Sunday, December 20, 2009

Naked Women, Frigid Weather & Hassidim

I don't get an opportunity like this very often:

Bicyclists who planned to go topless to protest the removal of a Brooklyn bike lane switched gears Saturday, pinning plastic breasts to their jackets as they rolled into a snowstorm.

Dozens of bikers joined a protest called the "Freedom Ride" to oppose the removal of a bike path in Williamsburg, an Orthodox Jewish neighborhood.

But the fierce snowstorm in New York kept them from pedaling topless as planned.

The hipster cyclists blame Mayor Michael Bloomberg for the loss of the lane because Williamsburg's Hasidic Jewish residents "can't handle scantily clad women" on wheels, said bike messenger Heather Loop, who organized the action.

The bikers' tactics did not amuse some faithful Hasids leaving synagogue services with their families on the Sabbath. They rushed home.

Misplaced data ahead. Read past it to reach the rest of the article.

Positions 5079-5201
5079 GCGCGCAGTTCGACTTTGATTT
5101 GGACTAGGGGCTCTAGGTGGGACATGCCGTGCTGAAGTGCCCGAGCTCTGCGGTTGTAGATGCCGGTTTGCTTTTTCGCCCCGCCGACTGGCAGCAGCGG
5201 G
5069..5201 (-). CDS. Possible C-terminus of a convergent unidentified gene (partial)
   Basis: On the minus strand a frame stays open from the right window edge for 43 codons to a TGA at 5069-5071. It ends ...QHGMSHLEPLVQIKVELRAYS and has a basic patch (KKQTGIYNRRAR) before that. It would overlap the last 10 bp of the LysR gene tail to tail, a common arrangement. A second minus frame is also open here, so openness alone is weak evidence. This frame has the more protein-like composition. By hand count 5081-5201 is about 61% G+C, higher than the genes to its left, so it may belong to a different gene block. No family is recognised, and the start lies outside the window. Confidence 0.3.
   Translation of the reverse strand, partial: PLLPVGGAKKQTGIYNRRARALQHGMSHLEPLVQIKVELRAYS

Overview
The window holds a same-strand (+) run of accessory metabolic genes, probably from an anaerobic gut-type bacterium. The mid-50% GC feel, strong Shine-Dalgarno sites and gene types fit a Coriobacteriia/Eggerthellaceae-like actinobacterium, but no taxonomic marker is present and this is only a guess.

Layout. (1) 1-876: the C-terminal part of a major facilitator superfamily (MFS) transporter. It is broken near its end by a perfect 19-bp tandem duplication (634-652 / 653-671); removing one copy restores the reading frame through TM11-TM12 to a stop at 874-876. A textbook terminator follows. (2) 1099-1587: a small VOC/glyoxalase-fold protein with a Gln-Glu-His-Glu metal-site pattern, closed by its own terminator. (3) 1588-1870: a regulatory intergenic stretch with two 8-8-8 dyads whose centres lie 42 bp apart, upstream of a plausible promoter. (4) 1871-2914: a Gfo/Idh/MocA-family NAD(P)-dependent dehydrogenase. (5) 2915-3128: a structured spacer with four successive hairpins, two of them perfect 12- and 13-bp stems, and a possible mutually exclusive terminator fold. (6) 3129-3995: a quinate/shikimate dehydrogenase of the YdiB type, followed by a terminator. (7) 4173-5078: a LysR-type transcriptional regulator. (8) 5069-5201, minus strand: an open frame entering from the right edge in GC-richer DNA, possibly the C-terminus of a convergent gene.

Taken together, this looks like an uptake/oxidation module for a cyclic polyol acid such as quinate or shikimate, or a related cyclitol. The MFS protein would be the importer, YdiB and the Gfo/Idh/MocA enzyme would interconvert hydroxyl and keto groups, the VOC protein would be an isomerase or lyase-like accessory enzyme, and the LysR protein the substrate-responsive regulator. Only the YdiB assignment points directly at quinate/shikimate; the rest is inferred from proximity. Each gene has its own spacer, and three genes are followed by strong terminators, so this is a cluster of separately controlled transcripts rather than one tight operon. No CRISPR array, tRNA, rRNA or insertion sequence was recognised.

Bloomberg had removed the bike path because members of the Satmar branch of Judaism "don't want to see women in shorts," said Baruch Herzfeld, who runs a bike-sharing program in a community where Jewish women wear hefty skirts and long-sleeved blouses and men wear heavy coats and hats, even in summer.

"The rabbis want to keep their people in the 18th century, and they don't want the world to intrude into their enclave," Herzfeld said.

But Leo Moskowitz, a Williamsburg resident with five children, insists the main issue is safety.

"Kids can be knocked over because school buses are not allowed to stop in the bike lane — it's dangerous," said Moskowitz, who acknowledges he feels "very uncomfortable" seeing women bare their legs in public.

It was too cold to do that Saturday.

Still, the riders made their point, obeying traffic signals as police watched...

Heather Loop, center, leads protestors down Bedford Avenue in the Williamsburg neighborhood

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